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60-40 Asset Allocation: Time to Change Up Template

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This article was originally published on ETFTrends.com.

The tried-and-tested 60-40 asset allocation, 60% in stocks coupled with 40% bonds, has served investors well for years. However, today’s market landscape may require strategies that go beyond the 60-40 template, according to J.P. Morgan Asset Management.

“Over the past decade that 60/40 [asset allocation] has done a tremendous job. It delivered over eight percent. Going forward, however, we believe that the same 60/40 benchmark is going to deliver closer to five percent,” says Phil Camporeale, Investment Specialist in Multi-Asset Solutions at J.P. Morgan Asset Management.

The 40% allocation into bonds has proven to be a challenge given that Treasury note yields have gone to basement-low levels. With more investors adding bonds to their portfolios, it’s skyrocketed bond prices and driven yields down to a point where negative rates are entering fixed income vernacular.

“The real thing that has caught our attention is just how quickly interest rates have moved lower,” he says. “In August, 10-year Treasuries have dropped by about 40 basis points. That is the most 10-year Treasuries have dropped since 2015. So it is not the level of rates that is concerning us, it is more the speed that they got down this far.”

Investors can get more strategic by also taking a closer look at smart beta exchange-traded funds (ETFs). While a simple passive index strategy may work in certain cases, smart beta will give investors a different look and flux with the changing market dynamics.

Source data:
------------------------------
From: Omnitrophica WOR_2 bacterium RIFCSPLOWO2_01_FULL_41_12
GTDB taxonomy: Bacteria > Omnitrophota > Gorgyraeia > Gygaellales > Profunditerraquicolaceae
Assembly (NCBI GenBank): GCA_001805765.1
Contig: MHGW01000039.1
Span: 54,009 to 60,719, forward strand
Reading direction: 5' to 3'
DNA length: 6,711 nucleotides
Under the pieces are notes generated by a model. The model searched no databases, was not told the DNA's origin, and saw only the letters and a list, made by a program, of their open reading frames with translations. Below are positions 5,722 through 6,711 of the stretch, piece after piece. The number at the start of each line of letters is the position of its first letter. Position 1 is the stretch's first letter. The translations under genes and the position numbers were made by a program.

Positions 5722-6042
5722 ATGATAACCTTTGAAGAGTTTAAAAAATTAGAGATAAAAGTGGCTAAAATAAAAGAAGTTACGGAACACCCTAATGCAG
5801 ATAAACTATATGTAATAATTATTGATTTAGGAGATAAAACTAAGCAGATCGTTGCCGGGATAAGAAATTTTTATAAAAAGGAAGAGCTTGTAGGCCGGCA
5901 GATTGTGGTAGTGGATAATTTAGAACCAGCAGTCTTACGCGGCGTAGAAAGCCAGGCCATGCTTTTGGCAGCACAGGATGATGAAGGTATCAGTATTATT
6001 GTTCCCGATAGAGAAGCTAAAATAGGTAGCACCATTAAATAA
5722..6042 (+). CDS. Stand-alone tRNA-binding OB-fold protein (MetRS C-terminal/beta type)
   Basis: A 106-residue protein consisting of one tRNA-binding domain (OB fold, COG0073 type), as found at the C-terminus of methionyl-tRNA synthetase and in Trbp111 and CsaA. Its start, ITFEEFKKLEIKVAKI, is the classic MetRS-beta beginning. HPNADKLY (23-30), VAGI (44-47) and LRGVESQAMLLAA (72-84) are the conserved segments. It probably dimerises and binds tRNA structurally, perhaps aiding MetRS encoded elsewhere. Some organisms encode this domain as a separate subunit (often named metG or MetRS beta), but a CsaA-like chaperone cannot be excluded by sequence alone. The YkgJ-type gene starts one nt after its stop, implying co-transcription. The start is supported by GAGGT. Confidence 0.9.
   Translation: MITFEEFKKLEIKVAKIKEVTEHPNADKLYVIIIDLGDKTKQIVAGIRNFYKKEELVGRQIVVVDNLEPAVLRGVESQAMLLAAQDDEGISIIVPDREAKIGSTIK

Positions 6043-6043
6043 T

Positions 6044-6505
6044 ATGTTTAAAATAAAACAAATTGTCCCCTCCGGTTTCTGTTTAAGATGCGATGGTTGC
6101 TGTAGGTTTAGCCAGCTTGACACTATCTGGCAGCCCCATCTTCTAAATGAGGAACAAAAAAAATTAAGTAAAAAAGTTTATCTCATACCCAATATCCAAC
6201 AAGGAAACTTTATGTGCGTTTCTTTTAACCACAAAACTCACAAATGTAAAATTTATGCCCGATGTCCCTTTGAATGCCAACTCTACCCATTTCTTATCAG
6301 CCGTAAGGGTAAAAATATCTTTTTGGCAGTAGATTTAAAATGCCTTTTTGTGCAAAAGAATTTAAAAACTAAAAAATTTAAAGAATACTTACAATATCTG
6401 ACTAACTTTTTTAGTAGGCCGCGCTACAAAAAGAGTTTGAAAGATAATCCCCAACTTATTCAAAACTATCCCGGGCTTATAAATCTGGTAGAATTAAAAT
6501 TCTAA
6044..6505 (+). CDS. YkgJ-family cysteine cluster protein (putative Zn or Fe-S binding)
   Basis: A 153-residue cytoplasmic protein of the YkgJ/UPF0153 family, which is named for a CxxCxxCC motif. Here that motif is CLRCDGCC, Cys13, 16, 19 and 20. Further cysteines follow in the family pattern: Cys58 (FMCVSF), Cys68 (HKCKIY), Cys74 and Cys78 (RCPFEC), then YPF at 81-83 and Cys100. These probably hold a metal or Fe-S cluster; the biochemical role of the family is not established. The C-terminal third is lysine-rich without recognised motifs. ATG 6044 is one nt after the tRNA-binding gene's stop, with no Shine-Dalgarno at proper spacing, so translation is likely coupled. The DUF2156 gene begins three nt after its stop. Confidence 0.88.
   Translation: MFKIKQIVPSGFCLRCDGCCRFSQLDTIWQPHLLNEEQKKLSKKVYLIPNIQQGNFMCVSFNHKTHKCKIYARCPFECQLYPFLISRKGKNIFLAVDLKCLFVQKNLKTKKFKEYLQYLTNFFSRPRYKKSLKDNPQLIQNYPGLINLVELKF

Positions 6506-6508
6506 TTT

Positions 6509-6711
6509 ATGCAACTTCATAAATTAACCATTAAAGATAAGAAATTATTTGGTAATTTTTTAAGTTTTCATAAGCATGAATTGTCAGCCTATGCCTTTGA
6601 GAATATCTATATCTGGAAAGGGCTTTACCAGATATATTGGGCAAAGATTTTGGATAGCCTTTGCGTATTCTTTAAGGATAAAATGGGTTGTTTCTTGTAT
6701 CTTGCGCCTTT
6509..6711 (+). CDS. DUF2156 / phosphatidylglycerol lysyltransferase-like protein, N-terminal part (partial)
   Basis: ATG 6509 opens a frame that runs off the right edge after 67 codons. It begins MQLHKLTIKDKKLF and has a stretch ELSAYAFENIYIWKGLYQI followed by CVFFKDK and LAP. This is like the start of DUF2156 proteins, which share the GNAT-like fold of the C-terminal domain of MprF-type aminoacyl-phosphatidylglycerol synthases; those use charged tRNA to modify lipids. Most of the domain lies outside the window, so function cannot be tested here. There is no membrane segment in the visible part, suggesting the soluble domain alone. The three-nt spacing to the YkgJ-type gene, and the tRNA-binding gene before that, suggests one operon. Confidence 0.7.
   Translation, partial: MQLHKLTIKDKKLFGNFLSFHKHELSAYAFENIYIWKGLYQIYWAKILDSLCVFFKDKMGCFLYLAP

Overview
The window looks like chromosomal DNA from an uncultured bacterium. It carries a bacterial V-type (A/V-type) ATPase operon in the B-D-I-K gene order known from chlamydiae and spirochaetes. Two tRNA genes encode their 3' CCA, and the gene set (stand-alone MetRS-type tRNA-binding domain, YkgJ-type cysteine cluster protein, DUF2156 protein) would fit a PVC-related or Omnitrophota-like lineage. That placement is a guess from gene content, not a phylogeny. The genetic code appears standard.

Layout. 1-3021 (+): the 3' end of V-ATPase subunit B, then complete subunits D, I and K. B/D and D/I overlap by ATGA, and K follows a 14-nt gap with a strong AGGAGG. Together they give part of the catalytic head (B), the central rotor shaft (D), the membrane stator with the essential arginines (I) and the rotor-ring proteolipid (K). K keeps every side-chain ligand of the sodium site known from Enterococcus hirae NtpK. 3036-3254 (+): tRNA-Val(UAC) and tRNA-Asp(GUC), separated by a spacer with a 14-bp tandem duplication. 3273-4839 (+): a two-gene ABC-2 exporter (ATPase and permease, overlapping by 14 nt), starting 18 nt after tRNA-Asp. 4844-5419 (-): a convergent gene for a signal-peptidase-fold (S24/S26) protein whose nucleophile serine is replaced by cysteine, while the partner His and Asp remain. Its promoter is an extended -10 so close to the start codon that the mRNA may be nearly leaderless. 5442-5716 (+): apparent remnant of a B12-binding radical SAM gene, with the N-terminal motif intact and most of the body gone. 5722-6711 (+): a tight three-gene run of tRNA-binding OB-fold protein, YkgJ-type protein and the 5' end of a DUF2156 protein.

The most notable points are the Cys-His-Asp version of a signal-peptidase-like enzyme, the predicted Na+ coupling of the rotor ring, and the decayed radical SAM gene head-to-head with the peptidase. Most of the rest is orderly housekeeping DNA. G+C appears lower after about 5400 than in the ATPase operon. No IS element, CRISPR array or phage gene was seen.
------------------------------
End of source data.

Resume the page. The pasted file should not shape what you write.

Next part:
One ETF option is the Deep Value ETF (DVP) , which seeks to track the price and total return performance of the Deep Value Index. The index is composed of the common stock of typically 20 companies included in the S&P 500 that have been selected through a proprietary ranking system developed by the fund’s index provider, that evaluates the earnings and cash flows of each company to create a final universe of companies that are deeply undervalued as compared to the S&P 500 overall.

Another option is the Vanguard Value Index Fund ETF Shares (VTV) . VTV seeks to track the performance of a benchmark index that measures the investment return of large-capitalization value stocks.

The fund employs an indexing investment approach designed to track the performance of the CRSP US Large Cap Value Index, a broadly diversified index predominantly made up of value stocks of large U.S. companies. The advisor attempts to replicate the target index by investing all, or substantially all, of its assets in the stocks that make up the index, holding each stock in approximately the same proportion as its weighting in the index.

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